The former leader of Israel’s intelligence agency Mossad visited Saudi Arabia in secret in 2014, in an effort to rally support against Iranian influence, Israel’s Channel 13 News revealed on Tuesday evening.
The dispatch is the latest to come from a report on covert efforts between Israel and the Gulf countries to normalise security and diplomatic ties over recent years, as Tel Aviv presses for open ties with its Gulf allies at a Middle East summit in Warsaw today.
The report revealed that the then-chief of Mossad, Tamir Pardo, made a behind-the-scenes visit to the Saudi capital where he met with Prince Bandar bin Sultan, King Abdullah’s special envoy to discuss the Iranian issue shortly after the nuclear deal was signed between Iran and the major powers, bringing to end the sanctions that had crippled the Islamic Republic for decades.
The meeting was unprecedented due to the fact that until that point, Saudi officials had only met with Israeli officials in a third country, refusing to host them themselves.
The report, quoting unidentified Western diplomats, said that by the end of 2013, following the signing of the interim nuclear deal, there was a major breakthrough in relations between Israel and Saudi Arabia.
The report comes as Netanyahu suggested at an anti-Iran summit in Warsaw on Wednesday that he would make public Israel's covert normalisation of ties with many Gulf states.
With the exception of Egypt and Jordan, who have signed treaties with Israel, no other Arab state has official direct relations with Tel Aviv. However a series of under-the-table deals and alliances are gradually being unearthed.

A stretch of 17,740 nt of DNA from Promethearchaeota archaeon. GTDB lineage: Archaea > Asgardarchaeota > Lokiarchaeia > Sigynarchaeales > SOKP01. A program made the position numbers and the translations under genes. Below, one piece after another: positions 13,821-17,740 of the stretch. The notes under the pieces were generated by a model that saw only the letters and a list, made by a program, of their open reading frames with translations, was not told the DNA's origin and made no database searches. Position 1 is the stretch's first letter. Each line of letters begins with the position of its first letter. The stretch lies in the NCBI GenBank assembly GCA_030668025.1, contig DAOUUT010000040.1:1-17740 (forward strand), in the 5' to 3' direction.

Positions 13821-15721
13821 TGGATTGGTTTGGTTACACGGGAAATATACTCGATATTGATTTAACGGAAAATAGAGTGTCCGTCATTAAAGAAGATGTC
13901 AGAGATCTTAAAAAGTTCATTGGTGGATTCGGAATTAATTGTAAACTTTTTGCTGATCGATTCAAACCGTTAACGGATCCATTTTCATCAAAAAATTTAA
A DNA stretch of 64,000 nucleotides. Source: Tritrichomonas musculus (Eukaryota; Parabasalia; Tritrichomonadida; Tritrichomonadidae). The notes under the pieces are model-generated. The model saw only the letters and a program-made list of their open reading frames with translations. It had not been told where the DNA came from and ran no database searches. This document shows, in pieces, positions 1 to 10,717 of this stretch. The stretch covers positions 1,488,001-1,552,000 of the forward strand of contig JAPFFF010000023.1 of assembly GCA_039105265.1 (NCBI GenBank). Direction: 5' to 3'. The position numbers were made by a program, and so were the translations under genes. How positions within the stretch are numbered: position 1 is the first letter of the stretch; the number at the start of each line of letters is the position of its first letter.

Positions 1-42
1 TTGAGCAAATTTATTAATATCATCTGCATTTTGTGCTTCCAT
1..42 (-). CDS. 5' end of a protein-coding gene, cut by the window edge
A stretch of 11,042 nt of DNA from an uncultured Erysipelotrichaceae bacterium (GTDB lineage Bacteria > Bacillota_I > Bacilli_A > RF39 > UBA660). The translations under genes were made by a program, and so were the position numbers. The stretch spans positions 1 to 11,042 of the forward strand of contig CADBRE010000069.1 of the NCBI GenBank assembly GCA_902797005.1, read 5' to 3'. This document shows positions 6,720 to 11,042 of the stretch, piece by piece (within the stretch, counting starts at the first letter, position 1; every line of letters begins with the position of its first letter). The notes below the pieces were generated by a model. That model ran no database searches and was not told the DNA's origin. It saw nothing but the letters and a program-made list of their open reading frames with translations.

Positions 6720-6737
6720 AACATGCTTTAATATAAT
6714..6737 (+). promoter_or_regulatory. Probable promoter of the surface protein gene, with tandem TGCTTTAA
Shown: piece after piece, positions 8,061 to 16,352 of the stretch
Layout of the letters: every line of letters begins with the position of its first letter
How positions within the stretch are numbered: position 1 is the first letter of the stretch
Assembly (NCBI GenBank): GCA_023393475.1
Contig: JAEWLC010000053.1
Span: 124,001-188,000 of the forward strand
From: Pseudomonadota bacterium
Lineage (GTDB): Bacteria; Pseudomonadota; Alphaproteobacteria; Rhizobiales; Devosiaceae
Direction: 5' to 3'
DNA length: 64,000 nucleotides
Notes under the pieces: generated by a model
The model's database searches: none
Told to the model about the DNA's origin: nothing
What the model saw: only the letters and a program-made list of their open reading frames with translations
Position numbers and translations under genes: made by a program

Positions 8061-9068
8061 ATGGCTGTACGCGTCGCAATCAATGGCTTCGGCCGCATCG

The ultra-conservative kingdom, concerned about international rapprochement with its regional nemesis, reportedly decided to ally with Israel, who is equally opposed to any move that will enable the strengthening of Iranian influence.
Israel and Iran consider each other their primary enemy, while Saudi Arabia and Iran compete for influence in the wider region.
Bandar bin Sultan is believed to have developed the sharing of Saudi and Israeli intelligence during his tenure as director general of the Saudi Intelligence Agency from 2012 to 2014, before he became King Abdullah's envoy and adviser.
These ties have accelerated since Mohammed bin Salman became crown prince and de facto ruler, as he has also been developing an anti-Iranian front to include Hizballah and Lebanon.
Channel 13's report also reveals how a Saudi proposal to lead peace talks between Israel and the Palestinians amid the 2014 Gaza War was rejected by Netanyahu, to the Saudis’ bitter dismay.
The report comes as the Saudi monarch reaffirmed his support for a future Palestinian state. Meeting with the President of the Palestinian Authority Mahmoud Abbas on Tuesday, King Salman said his country "permanently stands by Palestine and its people's right to an independent state with east Jerusalem as its capital", reported the official Saudi Press Agency.
The pledge comes as the United States is expected to offer hints of its proposals for peace between Israel and the Palestinians at a conference on Wednesday in Warsaw, Poland.
This article has been adapted from its original source.
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